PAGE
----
Not like me…

I have these manly moments where I plant my stake in the ground, pee on trees, and generally find ways to mark my mental, physical, and emotional territory. You’ve seen them. You’ve read them. Those emphatic, powerful moments of declaration, stating what I’ve found to be true and right and just. Stating that more people, more parents, should be more engaged with the their kids. Really, I’m stating that more parents should be like me.

Funny the little moments that make realizations like these coalesce. Tonight it was a PTA meeting.

This moment has been on the horizon for a while. Oddly, I was never nervous about running my first PTA meeting as the official PTA president for our elementary school for 2009-2010.

Arrogance? Possibly.

Definitely.

After all, I’ve been putting a lot of thought and writing into knowing, yes, knowing what makes a good father and parent. I’ve been aligning all the content I’ve written to support my position as an authority: an expert. It’s obvious, right?

But one comment that one parent had during the PTA meeting tonight, during an interesting discussion about a program that the school has been offering the kids to help them build conflict resolution tools, inadvertently opened my own eyes to the path I’d been driving myself down: a very myopic path.

Have I been totally wrong in my assessments of how we can change society, and how we, on a macro level, can change parenting? Well, not really. Maybe. Kind of.

How can that be?

Well, let’s think about that age old cliché of the afflicted actor asking the film director, “what’s my motivation?” Motivation is everything.

When I first embarked on this quest of documenting what it takes to be an effective father, I have to admit it was laced with a desire to stand above others, with a smug sense of knowing.

It’s not like this quest, laced with this motivation, went on unabated for years. The initial motivation only lasted a month or so. Soon, however, the motivation metamorphosized into something far more altruistic: an actual desire to research what works. That’s when the first thoughts about a PhD crossed my mind. They’re still crossing my mind, by the way.

So what happened? This parent noted how there were some parents who were against this program, because, and I paraphrase here, “some folks think that their way of parenting is the only way.”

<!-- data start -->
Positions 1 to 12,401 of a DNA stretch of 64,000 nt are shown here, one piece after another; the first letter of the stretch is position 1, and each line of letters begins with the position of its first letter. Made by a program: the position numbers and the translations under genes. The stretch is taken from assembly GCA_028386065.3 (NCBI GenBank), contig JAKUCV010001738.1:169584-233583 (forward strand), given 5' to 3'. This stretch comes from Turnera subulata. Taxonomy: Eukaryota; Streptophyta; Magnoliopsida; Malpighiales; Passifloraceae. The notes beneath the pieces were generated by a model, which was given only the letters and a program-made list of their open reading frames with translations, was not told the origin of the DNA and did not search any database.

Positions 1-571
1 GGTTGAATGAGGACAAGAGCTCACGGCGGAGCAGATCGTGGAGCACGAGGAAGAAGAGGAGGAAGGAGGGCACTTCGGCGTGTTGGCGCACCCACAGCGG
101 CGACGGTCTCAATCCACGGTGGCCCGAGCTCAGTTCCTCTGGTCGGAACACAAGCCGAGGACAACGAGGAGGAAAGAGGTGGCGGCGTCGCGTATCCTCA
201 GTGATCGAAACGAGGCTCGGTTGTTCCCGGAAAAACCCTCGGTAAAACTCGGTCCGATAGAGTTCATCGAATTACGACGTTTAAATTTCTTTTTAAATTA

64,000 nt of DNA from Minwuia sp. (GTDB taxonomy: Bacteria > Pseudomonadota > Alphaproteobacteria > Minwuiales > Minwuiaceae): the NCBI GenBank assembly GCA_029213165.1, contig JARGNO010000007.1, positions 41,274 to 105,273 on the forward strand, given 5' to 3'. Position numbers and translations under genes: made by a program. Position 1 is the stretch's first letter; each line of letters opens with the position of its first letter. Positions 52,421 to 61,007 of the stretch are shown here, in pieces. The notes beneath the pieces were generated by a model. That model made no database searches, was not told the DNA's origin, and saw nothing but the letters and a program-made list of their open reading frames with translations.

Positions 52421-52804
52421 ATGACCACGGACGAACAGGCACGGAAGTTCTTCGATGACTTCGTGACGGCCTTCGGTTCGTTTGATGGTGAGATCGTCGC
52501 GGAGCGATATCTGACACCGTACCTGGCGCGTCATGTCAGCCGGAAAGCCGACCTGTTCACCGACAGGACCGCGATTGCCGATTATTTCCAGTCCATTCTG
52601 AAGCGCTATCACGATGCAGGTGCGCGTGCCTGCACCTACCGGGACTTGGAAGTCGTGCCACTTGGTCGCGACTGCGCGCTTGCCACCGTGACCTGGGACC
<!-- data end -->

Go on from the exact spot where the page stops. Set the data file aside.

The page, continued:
What happened at that moment was a little voice in the back of my mind suddenly became very loud and screamed, “Eh hem! That’s you!” And I didn’t argue.

It was me, and having this parent phrase my perspective in just that way, was jarring, sobering, and refreshing. It was that burst of honesty that I needed to change my perspective, and it did change, right at that moment.

More than my perspective of my own parenting skills change. At that very moment I opened myself up to the holistic notion that we really are all in this together. Everyone, every parent, is doing the best they can at the task at hand, given the tools, and experience that they have come to the table with. Are some people better equipped to be parents? Absolutely, and that doesn’t necessarily include me. After all, I will be the first person to admit that my demeanor is not one to be a full-time, stay-at-home father, who has no other definition outside of parenting.

I need to know that I have a definition outside of “dad.” I like being a writer. I like being a voice-over artist. I like being a weekend-warrior-wanna-be surfer.

I like knowing that I’ve been slapped into seeing others through more compassionate, balanced lenses.

And isn’t that how most situations / scenarios / ideologies pan out? There are the extremes, and then there’s a more balanced center which applies to most of us who are just trying to do the best we can, with the skills that we have.

 

RJ Lavallee is the author of IMHO (In My Humble Opinion): a guide to the benefits and dangers of today’s communication tools on sale at Amazon.com, Barnes and Noble, and lulu.com.

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